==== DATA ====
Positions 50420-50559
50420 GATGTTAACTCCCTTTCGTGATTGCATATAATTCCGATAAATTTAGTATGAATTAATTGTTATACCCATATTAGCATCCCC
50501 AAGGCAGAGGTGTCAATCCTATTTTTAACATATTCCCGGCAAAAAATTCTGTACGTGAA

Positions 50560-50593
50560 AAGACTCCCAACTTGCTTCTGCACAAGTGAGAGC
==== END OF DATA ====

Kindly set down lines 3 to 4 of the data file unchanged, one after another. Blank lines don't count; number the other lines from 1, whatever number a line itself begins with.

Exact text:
50501 AAGGCAGAGGTGTCAATCCTATTTTTAACATATTCCCGGCAAAAAATTCTGTACGTGAA

Positions 50560-50593